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Chester Beatty Library: Magnificent Collection Of Islamic And Far Eastern Artefacts

Posted: 2006-12-04
From: Mathaba
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The Chester Beatty Library in Dublin is home to one of the most significant collections of Islamic and Far Eastern artefacts in the Western world and a destination no visitor to Ireland's capital should miss.


Elizabeth Hutcheson

The Library was named Irish Museum of the Year in 2000 and awarded the title European Museum of the Year in 2002.  

A library and art museum, the Chester Beatty is located in the secluded gardens of Dublin Castle and houses a treasure-trove of rare and valuable artefacts amassed by its founder the American mining engineer, Sir Alfred Chester Beatty.

Beatty, a connoisseur with a flawless eye, spent sixty years collecting Islamic manuscripts and art from many different cultures and periods all over the world, which he left in trust to the Irish State after his death in 1968.

Derived primarily from the Arab world, Iran, Turkey, Japan and India, the collections include outstanding illuminated copies of the Holy Qur’an, the Bible and European medieval and renaissance manuscripts dating from the eighth century to the early years of the twentieth century.

Of particular note is the Islamic Collection which includes more than 260 illuminated copies of the Holy Qur’an and manuscript fragments dating from the 9th to the 19th century AD. This collection marks the Library as one of the main centres for the study of Islamic culture and the arts and is the only permanent exhibition in the western hemisphere devoted to the beliefs of Islam.

The real gem of this collection is, of course, the splendid Holy Qur’an copied in Baghdad in the year 1001 by Ibn al-Bawwab, the celebrated medieval Islamic calligrapher.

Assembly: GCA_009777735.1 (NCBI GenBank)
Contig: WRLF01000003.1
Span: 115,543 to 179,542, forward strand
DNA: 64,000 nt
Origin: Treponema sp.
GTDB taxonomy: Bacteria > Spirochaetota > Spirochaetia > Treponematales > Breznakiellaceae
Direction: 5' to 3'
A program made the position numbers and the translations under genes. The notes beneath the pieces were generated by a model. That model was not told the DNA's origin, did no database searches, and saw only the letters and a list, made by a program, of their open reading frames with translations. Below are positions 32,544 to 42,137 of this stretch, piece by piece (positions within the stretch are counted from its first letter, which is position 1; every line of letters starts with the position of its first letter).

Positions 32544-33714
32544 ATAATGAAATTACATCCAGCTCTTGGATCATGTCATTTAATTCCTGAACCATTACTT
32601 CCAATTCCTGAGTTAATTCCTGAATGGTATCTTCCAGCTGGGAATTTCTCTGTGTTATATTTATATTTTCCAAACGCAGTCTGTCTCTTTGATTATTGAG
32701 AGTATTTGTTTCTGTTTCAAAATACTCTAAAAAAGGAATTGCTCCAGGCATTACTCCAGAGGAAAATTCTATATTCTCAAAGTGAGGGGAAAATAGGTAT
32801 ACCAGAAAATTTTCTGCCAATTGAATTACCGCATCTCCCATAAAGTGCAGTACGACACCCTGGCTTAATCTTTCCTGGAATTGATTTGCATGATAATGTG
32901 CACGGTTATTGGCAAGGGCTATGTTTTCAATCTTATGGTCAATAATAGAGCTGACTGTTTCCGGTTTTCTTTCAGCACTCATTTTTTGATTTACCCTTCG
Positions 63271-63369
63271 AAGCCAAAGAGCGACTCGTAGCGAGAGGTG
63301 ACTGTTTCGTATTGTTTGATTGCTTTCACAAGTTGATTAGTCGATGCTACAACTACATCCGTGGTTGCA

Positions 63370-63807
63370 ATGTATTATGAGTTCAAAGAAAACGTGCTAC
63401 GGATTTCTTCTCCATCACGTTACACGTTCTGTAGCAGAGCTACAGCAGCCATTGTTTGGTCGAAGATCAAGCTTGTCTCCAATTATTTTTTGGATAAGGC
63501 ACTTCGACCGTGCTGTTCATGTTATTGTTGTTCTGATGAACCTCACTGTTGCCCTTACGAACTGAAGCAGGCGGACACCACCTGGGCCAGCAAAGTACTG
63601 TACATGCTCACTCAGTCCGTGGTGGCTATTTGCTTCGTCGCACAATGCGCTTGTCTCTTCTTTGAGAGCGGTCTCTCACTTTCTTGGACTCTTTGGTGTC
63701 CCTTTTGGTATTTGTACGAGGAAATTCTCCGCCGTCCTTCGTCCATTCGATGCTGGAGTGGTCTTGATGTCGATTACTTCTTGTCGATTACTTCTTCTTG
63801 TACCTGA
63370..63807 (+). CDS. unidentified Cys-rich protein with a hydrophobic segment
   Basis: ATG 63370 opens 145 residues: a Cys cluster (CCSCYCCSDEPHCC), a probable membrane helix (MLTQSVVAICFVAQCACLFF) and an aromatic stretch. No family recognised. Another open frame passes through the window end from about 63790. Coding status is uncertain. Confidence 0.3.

Ibn al-Bawwab was not just a calligrapher but also a talented artist. He gave writing a new elegance of free flow and beauty having mastered a number of styles. He is thought to have completed sixty four copies of the Holy Qur’an, of which only this one miraculously survives.

Other priceless exhibits on display in the galleries are ancient papyri, including the famous Egyptian love poems of around 1100 BC and some of the very earliest Gospel and other New Testament texts, dating to c. 200 AD.  

The diversity and range of this dazzling collection superbly captures and celebrates the richness of religious and cultural artistic creativity from about 2700 BC to the present day.

Organised around exhibition galleries and reading rooms the collections are displayed in two permanent exhibitions – ‘Sacred Traditions’ and ‘Artistic Traditions’.

Visitors enter the Chester Beatty Library via the garden at Dublin Castle and are greeted with a glass-roofed entrance hall that links the 18th Century Clock Tower building with a new, purpose-built exhibition gallery. On this level visitors can learn all about the fascinating life of Sir Alfred Chester Beatty by watching an audio-visual presentation as well as visit the restaurant and book shop.

The Artistic Traditions Gallery on the first floor exhibits primarily works of art on paper, techniques of print-making, binding and paper-making and the art of miniature painting. Here visitors can view one of the finest collections of Chinese jade books in the world or study the intricate detail on Japanese inro, the tiny boxes used to store seals and medicines. Other highlights include miniature paintings from the courts of the Mughal Emperors of India, illuminated Persian manuscripts, fine European printed books, bindings and drawings, as well as exquisite calligraphy from across the world.